Browser caching is one of the easiest to implement website speed performance optimization tasks. And while it may have little impact on the initial load time of your web page, it can make subsequent page views significantly faster.
To find out if your website is set up with browser caching enabled, you can use the following tool.
Does your website have Browser Caching enabled?
Find out whether your site needs to enable browser caching, and if so, how much of an impact it can make on your PageSpeed score.
However, if the website is set up with browser caching enabled, the visitors web browser will store a copy of those resources in cache — a temporary holding space for files that are not likely to change for a specified period of time. These stored files are referred to as “cache”, “browsing data”, or “temporary internet files” by different web browsers.
By telling the web browser to “hold on” and “re-use” these resource files, subsequent views of your web pages by the same visitor can be much faster, as the majority of resources will already be available on the visitor’s computer or device.
Setting up your website to inform the visitors web browser to use browser caching is fairly easy if you’re running a the Apache web server (which is the typical setup for Linux hosting platforms).
If you do not already have a file named .htaccess within the root folder of your website, create one.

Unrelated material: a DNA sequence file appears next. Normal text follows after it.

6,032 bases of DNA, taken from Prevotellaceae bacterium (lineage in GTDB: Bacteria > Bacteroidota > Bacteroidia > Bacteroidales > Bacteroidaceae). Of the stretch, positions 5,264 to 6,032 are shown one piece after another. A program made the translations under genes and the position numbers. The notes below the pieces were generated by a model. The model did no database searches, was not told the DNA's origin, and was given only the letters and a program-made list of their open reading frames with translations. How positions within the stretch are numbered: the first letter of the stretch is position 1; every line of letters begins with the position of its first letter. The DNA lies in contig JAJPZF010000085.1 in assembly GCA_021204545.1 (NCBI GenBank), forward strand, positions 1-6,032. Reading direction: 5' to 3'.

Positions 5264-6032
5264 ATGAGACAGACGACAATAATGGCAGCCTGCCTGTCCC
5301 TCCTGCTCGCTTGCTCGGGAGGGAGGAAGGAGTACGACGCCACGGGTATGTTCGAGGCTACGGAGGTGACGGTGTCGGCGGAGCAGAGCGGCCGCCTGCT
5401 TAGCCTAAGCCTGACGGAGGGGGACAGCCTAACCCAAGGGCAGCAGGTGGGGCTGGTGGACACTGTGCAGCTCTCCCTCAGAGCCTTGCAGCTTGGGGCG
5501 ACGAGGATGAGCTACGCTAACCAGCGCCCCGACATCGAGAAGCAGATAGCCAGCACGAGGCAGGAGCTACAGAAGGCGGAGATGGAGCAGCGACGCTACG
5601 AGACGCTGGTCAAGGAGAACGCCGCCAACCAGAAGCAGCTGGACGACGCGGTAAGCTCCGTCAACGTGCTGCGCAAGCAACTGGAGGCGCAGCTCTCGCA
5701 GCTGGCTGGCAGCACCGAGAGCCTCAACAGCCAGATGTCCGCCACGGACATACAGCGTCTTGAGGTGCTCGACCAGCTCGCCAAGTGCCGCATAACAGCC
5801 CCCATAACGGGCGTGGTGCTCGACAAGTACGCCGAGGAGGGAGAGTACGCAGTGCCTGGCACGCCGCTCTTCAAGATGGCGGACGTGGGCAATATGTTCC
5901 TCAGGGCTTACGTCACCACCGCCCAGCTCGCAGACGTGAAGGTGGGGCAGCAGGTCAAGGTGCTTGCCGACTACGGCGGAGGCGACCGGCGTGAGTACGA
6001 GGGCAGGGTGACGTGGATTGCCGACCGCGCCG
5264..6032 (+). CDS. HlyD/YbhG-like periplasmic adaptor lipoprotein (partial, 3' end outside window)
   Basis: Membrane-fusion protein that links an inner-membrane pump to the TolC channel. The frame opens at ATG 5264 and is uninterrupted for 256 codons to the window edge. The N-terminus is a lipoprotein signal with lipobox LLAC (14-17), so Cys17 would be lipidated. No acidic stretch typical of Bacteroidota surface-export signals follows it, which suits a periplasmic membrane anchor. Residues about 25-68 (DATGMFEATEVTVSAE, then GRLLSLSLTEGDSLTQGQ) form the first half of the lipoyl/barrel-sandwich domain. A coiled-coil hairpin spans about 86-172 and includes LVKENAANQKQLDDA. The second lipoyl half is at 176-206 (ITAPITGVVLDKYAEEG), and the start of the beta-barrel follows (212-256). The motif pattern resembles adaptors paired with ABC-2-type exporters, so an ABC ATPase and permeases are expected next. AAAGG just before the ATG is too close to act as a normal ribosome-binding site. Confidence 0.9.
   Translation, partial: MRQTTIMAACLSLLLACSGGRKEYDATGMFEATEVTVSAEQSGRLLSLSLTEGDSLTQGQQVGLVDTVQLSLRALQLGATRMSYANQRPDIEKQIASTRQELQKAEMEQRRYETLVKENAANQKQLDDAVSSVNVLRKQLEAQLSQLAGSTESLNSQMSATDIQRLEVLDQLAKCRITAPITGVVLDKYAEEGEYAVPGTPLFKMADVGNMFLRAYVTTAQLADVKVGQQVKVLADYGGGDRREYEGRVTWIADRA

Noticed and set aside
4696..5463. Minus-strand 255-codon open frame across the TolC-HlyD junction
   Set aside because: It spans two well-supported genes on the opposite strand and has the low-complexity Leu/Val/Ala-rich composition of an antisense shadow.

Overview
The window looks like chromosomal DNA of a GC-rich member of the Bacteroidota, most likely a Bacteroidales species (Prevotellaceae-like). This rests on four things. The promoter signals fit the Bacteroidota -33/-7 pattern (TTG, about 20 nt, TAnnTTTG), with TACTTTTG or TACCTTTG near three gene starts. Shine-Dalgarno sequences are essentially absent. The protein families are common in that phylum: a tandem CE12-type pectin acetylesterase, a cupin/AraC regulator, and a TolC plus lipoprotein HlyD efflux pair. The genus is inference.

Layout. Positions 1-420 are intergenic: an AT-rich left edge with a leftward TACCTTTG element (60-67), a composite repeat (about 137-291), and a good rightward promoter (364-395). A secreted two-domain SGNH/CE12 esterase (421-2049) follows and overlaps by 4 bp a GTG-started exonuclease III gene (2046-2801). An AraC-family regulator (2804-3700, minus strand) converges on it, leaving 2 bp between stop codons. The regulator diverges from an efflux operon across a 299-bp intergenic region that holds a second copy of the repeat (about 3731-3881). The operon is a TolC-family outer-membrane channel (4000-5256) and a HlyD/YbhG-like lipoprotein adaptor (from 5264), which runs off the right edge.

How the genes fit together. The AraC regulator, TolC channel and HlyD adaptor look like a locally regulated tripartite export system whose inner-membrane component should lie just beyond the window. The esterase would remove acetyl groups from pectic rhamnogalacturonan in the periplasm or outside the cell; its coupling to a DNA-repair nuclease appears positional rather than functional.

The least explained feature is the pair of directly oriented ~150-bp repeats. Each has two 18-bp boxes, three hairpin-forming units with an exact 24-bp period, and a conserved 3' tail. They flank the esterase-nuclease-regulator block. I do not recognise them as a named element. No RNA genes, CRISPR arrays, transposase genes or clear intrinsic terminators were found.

Once you have a .htaccess file, add the following code to it:
You can change the cache duration in the above code for each of the file types if you feel that you want the visitors web browser to retain the resources for a longer period of time, however.
The code above is surrounded by a set of tags (<IfModule mod_expires.c> and </IfModule) which instruct the Apache web server to only attempt to set the included instructions if the “mod_expires” Apache module is installed. Mod_expires, which allows for browser caching, is available by default in most Apache installations.
Ensure you’ve uploaded your .htaccess file up to the root folder of your website.
To check if your website has browser caching enabled, re-run the test at the top of the page.
So how do you resolve those third party files that do not have browser caching enabled? Well, many of them do not have caching enabled for a very good reason, such as the resource itself may be dynamically generated (rather than being a static file) that serves time-sensitive data. You can see this in weather widgets and embedded maps.
But if you’re willing to try, you can try loading those resources in your web browser, saving a copy of them to your local PC. Then, transfer those resources to your website, and then in your web pages, change the reference to those resources to those that you just saved in to your website.
Automating Browser Caching
Browser caching, of local and offsite resources, is just one of the features that is automatically enabled in the Pegasaas Accelerator automated WordPress speed optimization plugin.